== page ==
Science Museums Are For Everyone

The M.D. Anderson Planetarium, which I used to serve as director. Photo by Holley Wood.

I’ve mentioned before that I used to direct a planetarium in Tennessee (which nobody is doing anything to reopen, as far as I can tell). One attitude I often had to battle was the idea that the planetarium shows were for kids. By extension, science topics like astronomy and planetary science are juvenile fascinations, things you outgrow as you mature. And yet: there was obviously a thirst for knowledge there among the adults accompanying children to the shows. I usually would follow up programs with opportunities for questions, and a lot of the grownups would ask far more basic questions than the kids. They needed to know this stuff, and without schools, the planetarium was the best source for answers.

The planetarium I ran was a small one, attached to a small college in a small city. It wasn’t a “destination” for tourists like the big museums, but as Maggie Koerth-Baker writes in Boing-Boing, science museums in general are failing to reach adults. Go read her article right now: she has examples both of good and bad things science centers are doing. I honestly think the situation is getting better over all, but let’s face it: there’s still room for improvement.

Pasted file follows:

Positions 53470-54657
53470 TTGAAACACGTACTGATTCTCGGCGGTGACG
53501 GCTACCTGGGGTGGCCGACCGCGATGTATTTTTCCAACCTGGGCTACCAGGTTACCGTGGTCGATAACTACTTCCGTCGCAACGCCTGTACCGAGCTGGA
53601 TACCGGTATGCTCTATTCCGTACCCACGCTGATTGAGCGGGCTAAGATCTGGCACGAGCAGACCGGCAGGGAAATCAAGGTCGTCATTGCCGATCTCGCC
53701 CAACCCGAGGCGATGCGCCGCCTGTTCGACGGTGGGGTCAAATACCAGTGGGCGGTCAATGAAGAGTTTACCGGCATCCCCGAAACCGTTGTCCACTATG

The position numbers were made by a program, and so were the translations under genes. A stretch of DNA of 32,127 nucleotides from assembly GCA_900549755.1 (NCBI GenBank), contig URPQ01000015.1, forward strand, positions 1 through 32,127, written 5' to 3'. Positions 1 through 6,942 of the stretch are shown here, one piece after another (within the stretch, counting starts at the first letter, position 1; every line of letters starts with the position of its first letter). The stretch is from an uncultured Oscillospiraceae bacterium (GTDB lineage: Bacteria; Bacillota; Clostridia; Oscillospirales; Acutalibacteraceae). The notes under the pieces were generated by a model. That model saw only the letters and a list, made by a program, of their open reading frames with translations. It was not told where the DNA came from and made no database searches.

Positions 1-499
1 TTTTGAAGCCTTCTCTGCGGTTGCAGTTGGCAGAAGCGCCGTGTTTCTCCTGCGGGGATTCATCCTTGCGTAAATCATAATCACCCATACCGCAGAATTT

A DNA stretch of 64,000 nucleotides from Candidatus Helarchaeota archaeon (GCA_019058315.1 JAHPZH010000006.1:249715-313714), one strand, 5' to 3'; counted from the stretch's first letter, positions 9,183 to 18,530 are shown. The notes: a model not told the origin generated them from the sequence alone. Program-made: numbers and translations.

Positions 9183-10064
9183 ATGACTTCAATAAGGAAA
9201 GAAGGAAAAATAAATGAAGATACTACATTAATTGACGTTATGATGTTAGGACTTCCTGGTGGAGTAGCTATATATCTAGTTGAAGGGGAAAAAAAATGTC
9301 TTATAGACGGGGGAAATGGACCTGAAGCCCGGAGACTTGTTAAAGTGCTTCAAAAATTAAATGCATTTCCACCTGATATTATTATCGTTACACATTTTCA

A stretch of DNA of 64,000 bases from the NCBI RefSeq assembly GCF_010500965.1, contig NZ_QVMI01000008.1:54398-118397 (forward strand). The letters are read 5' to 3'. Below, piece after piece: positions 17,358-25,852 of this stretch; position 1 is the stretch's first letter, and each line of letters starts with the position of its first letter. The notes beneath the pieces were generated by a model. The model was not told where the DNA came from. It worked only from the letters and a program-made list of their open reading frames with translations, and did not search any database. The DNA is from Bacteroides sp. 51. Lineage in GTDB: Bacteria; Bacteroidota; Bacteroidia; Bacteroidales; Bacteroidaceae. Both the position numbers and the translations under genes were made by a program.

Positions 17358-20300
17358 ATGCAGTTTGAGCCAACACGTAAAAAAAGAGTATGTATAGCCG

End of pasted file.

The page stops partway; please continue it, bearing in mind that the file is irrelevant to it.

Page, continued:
3 responses to “Science Museums Are For Everyone”

  1. Why did your planetarium close?

    Thank you for raising the very important issue of the need for planetariums and science museums to reach out to adults as well as kids. The idea that astronomy and planetary science are juvenile fascinations that people “outgrow” as they mature is absolutely false. Of course, I’m not the best to comment on this; yes, I am as fascinated by astronomy and planetary science as ever, but I also admit to having never “matured” and having no plans to do so. :) Why should only parents with kids be the ones to visit science museums and planetariums? So much outreach is focused on only kids. How can voting adults possibly realize the value of science and the space program if no effort is made to educate them about it? This is especially necessary in the anti-intellectual climate promoted by certain political groups today. And the notion that adults won’t be around to benefit from space future discoveries and space missions is also a fallacy. People are living longer these days, and visions for the 2030s are as much a part of adults’ futures as they are of the futures of kids.

  2. I wonder if part of the problem is that science museums are such popular destinations for school trips. The museums encourage this, of course, as well they should, but I wonder if when the parents sign the permission slip they don’t get the idea (even if they don’t articulate it) that this place is just for kids.

    1. There may be something to that.

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